Probably shutting down the county. We were going to be potentially destroying people’s lives. That weighed really heavily on us. But we were doing it to save people’s lives. I mean, it did destroy people’s lives.
Do you lose sleep over that?
Oh, I haven’t slept. It was kind of like having a newborn. I don’t sleep.
But does it weigh on you?
The emails and phone calls that I have received—what people are going through and what people have been through—it is just devastating. But if you look at Oregon’s COVID rates compared to any other state in the country, we did really well. We saved a lot of people’s lives.
Given the crucial role that libraries play for low-income people and people of color, why are they still closed?
I really thought we would be still in some form of shutdown through the fall. If I could go back in time, I would have pushed things to be open more quickly.
There is a real struggle with getting people back into an office work environment, especially if you have kids. We did try to balance our employees’ needs with the community’s needs.
Let’s talk about the heat. What calls did you make in the first 48 hours as you realized how dangerous this would be?
It was déjà vu from the pandemic—learning about all the soccer matches and outdoor events that were going to be occurring that weekend. And trying to figure out who was going to call which team. I called the Timbers. They agreed to push off the start time to be later in the evening. We called through our caseloads—the people who are in aging disability [care], hundreds of thousands of calls.
Do you look back on that weekend and wish you’d done something differently?
There’s a lot of things. I don’t know if “differently” is the right word, or if there’s just other, additional things that we could have done. I don’t know that anybody except maybe the doctors understood really what it was going to be like to live through 117 degrees for three days.
Having an alert system, like an earthquake alert. That’s just something that didn’t cross our minds, but I’m darn sure going to do it next time.
So next time, there’ll be a push notification.
Are there things you wish another jurisdiction had done?
TriMet should have had a real clear message: We will have free fares. I don’t know what the threshold is—whether it’s 105 or 100 or 110 or whatever, but there should be no person who’s scared to get on or nervous about getting on a bus and not understanding that they can get on a bus and ride as long as they want.
What do you make of the fact that the governor is so very unpopular at this point?
Well, from what I hear, all politicians are pretty unpopular right now. It’s a tough time to be in elected office. It’s been a rough year and people are unhappy. And if you’re the top person in the state, it’s going to be you.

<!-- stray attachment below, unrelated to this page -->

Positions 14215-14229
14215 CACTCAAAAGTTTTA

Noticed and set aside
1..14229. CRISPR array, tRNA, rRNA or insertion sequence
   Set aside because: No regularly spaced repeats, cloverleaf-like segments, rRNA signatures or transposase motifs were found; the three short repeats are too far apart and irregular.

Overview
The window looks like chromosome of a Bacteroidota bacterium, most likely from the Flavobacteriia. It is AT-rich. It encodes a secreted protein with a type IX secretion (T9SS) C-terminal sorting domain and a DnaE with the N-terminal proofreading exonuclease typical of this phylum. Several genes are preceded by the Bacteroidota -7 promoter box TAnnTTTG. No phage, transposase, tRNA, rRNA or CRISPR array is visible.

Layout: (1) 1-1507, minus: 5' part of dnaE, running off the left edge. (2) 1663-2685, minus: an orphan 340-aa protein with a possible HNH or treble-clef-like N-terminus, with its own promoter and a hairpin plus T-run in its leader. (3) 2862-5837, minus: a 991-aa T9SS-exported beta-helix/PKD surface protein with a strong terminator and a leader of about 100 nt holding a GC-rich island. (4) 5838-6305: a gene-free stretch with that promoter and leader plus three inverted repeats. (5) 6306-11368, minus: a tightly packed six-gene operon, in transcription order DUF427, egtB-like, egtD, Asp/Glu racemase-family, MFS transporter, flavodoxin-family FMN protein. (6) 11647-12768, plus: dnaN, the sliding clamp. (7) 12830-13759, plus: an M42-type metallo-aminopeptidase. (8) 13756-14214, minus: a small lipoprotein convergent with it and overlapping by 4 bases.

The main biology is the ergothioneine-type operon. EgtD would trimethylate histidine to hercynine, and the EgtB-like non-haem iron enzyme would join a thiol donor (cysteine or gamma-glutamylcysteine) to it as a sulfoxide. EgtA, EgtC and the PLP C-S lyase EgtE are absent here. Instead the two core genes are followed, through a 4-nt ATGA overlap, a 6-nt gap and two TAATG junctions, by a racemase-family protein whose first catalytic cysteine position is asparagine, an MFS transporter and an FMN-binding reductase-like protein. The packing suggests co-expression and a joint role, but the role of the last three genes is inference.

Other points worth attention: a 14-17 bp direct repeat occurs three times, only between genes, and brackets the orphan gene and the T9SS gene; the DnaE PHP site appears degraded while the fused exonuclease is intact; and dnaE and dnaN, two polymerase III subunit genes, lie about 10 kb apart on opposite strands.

When you see an Instagram account called “Portland Looks Like Shit”—photographs and video of people in mental crisis with the caption “This is what elected officials did”—does that bug you at all?
It’s frustrating. It’s sad to me to think that people are just so done that they would rather pick everybody up who’s living on the streets and ship them off to Burns than spend the necessary time and energy. We have the money to get them into actual housing and address their needs.
Well, a lot of people think it can’t be done.
I think we have to do it.
Vitals: Deborah Kafoury
Education: Bachelor’s degree in English, Whitman College. “I thought that I would become a journalist,” she told her alumni magazine in 2019.
Mother: Gretchen Kafoury, a former state representative, Multnomah County commissioner and Portland city commissioner. She died in 2015. “I do wish I could talk with her,” Kafoury says, “especially at the height of the pandemic.”
Father: Stephen Kafoury, a former state lawmaker and Portland School Board member.
Other family: Greg Kafoury, uncle, and Jason Kafoury, cousin; both prominent trial lawyers.
Husband: Nik Blosser, former chairman of the Sokol Blosser winery, former chief of staff to Gov. Kate Brown, and chief of staff to the Office of Cabinet Affairs under President Joe Biden.
Her jobs before Multnomah County chair: Aide to U.S. Rep. Les AuCoin, political consultant, lobbyist, Oregon House minority leader (the youngest woman to serve in that role), and Multnomah County commissioner.
Achievements at Multnomah County: Oversaw replacement of the Sellwood Bridge; led construction of the new, $324 million Multnomah County Courthouse; and founded the Joint Office of Homeless Services, which unites city and county programs. “I love the infrastructure projects because they have a beginning, a middle and an end,” she says. “Unlike poverty or racism, you can actually finish something.”
Secret talent: “I can make a martini. That is my specialty, FYI.”
Correction: A previous version of this story stated that Nik Blosser was chairman of the the Sokol Blosser winery; he is former chairman. WW regrets the error.